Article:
MemberCallback(){
    // Set expand and fill to true
    setDefaultExpand(true);
    setDefaultFill(true);
    buttons<<LabelFuncData("print me", printLabelStatic, this); // Create a string button passing this class as the variable                                   
    buttons<<LabelFuncData("Quit", quit, NULL); // Create a string butt         

    *this<<buttons; // Add the button to the inherited HBox
    show(); // show the inherited HBox                                         
  }

hmmh - must find the correct place to insert

Code: Select all

setDefaultExpand(true);
setDefaultFill(true);
it's quite confusing...

here, beyond this "public" thing ... :?:

Code: Select all

public:
  // Constructor                                                               
  MemberCallback(){

Code: Select all

setDefaultExpand(true);
setDefaultFill(true);

Code: Select all

    buttons<<LabelFuncData("print me", printLabelStatic, this); // Create a string button passing this class as the variable   
:?:

1dot0
Posts: 430
Joined: Mon Nov 28, 2016 12:31 pm

Re: Tutorial 6 - Programming GTK GUIs using gtkIOStream

Tue May 16, 2017 4:00 pm

at that point, with all this class and constructor and public and whatever it's already at a point when I actually understand nothing at all any more :-/
Last edited by 1dot0 on Tue May 16, 2017 4:01 pm, edited 1 time in total.

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Paeryn
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Location: Sheffield, England

Re: Tutorial 6 - Programming GTK GUIs using gtkIOStream

Tue May 16, 2017 4:01 pm

1dot0 wrote:
Paeryn wrote:You can get the same result as flatmax was showing by altering the line at the end of MemberCallback's constructor so that it sets the parent HBox's expand and fill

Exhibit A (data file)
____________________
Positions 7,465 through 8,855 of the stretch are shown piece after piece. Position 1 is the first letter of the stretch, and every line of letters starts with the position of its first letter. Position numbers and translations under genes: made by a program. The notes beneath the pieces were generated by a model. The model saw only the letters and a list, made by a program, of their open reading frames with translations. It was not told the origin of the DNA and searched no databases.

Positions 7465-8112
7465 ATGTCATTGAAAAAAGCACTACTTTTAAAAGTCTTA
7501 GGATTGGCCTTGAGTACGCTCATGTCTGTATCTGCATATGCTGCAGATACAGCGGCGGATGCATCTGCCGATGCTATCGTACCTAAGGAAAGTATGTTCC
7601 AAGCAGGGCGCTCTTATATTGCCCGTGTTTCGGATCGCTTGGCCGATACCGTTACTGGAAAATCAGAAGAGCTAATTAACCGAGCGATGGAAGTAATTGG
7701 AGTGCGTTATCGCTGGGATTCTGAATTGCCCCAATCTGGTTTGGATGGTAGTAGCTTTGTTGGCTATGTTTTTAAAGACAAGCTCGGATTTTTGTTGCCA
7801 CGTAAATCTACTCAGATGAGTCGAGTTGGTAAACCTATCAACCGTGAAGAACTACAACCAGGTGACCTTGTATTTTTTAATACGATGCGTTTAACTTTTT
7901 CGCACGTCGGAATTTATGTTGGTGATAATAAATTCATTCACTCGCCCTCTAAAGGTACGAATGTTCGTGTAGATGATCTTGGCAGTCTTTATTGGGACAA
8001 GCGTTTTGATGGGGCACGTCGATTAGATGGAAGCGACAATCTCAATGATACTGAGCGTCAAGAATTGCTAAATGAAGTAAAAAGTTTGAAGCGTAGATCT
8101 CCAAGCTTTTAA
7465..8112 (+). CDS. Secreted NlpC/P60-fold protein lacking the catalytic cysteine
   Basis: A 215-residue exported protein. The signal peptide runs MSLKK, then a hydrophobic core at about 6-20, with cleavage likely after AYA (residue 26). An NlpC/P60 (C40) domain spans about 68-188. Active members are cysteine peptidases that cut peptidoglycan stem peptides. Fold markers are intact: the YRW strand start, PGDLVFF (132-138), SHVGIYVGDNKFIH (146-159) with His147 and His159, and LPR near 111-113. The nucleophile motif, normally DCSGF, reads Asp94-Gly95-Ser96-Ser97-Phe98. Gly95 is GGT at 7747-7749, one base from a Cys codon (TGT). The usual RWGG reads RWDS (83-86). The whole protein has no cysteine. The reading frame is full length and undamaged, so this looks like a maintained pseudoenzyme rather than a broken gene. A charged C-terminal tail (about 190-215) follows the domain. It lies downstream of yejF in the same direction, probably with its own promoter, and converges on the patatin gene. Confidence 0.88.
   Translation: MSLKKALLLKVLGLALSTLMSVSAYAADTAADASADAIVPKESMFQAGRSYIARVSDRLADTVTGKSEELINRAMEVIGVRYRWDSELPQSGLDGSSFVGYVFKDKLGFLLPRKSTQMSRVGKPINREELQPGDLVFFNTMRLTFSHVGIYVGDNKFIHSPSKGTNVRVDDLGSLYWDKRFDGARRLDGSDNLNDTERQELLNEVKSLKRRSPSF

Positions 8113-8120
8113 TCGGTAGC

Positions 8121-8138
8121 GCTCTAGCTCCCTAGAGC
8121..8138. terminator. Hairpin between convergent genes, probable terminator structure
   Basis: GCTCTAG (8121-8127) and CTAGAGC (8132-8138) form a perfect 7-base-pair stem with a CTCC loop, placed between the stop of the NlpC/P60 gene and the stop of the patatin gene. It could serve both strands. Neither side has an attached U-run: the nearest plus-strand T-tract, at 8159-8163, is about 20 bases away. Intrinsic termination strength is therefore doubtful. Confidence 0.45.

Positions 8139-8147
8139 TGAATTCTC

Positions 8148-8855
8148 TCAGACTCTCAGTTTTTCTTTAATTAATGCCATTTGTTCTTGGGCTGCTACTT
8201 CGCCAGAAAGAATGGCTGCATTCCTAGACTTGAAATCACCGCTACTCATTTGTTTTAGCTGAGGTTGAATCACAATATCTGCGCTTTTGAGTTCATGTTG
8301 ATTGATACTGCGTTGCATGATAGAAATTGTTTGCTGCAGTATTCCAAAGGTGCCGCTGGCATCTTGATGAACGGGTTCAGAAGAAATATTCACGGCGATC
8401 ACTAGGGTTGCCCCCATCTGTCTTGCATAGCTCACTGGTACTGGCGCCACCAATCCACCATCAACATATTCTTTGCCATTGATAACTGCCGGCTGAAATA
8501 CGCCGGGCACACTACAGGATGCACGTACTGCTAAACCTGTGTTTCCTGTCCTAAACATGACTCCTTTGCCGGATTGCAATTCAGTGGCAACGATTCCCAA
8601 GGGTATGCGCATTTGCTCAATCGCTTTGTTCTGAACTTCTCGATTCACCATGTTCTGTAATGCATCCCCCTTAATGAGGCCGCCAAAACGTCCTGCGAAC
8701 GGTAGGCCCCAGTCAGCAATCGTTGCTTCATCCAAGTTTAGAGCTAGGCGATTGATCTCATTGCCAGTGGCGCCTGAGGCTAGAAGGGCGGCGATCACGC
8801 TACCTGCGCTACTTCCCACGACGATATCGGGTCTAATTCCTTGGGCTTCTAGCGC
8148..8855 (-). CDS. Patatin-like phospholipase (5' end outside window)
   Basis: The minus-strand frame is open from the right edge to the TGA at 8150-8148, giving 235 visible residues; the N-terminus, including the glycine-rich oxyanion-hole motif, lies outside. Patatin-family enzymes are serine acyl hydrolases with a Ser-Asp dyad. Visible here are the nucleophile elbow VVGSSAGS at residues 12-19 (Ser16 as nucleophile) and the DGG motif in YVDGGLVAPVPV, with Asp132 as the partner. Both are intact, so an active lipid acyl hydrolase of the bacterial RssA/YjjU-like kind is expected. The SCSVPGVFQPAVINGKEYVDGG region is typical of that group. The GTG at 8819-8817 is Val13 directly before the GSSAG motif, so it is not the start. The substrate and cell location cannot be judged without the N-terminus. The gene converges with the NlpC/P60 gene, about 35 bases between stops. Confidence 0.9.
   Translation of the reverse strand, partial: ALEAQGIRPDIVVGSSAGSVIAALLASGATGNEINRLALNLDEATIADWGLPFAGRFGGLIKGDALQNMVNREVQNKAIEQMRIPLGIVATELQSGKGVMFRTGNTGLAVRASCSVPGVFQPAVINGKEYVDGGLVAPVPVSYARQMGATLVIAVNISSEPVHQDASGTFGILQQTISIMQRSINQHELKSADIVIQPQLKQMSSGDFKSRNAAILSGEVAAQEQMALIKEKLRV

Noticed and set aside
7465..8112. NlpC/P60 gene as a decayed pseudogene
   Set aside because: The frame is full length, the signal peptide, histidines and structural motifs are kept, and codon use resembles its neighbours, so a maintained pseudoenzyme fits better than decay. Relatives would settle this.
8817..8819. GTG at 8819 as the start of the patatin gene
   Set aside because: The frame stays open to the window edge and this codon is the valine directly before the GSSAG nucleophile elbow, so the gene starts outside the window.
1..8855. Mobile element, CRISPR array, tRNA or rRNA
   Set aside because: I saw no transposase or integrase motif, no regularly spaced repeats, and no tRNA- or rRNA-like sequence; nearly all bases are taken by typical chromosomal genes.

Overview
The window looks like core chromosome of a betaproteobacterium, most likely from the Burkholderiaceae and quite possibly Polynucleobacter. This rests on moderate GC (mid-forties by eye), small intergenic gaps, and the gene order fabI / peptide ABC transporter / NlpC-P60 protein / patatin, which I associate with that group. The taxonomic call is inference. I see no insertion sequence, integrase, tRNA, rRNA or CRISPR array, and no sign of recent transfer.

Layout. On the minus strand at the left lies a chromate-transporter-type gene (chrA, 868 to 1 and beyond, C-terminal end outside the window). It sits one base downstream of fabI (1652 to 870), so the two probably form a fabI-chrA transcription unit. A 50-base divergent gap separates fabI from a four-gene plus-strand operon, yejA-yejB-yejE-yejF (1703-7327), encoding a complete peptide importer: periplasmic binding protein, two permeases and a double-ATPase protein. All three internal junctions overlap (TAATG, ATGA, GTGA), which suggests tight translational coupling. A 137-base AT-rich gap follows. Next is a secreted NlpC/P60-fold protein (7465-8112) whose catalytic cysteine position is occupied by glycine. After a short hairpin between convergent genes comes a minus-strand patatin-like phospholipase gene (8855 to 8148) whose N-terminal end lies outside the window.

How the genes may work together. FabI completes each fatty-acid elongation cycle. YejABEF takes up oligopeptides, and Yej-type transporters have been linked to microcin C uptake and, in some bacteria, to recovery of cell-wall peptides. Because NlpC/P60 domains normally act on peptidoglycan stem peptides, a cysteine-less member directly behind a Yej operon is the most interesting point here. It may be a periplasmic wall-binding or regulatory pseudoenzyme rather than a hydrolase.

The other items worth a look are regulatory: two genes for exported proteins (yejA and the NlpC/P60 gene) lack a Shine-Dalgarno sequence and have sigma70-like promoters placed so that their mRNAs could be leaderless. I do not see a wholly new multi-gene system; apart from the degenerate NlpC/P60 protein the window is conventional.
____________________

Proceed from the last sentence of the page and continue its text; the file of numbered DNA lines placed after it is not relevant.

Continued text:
(...)
Or call setDefaultExpand() & setDefaultFill() at the start of the constructor

Code: Select all

  // Constructor                                                               
  MemberCallback(){
    // Set expand and fill to true
    setDefaultExpand(true);
    setDefaultFill(true);
    buttons<<LabelFuncData("print me", printLabelStatic, this); // Create a string button passing this class as the variable                                   
    buttons<<LabelFuncData("Quit", quit, NULL); // Create a string butt         

    *this<<buttons; // Add the button to the inherited HBox
    show(); // show the inherited HBox                                         
  }

hmmh - must find the correct place to insert

Code: Select all

setDefaultExpand(true);
setDefaultFill(true);
As I showed, in the constructor, as long as it is before the line that adds the buttons to the HBox *this<<buttons;
Using the setDefault* calls both sets the relevant default and current values whereas just putting EXPAND or FILL in the stream just alters the current value of those settings and not the default values.
She who travels light — forgot something.

1dot0
Posts: 430
Joined: Mon Nov 28, 2016 12:31 pm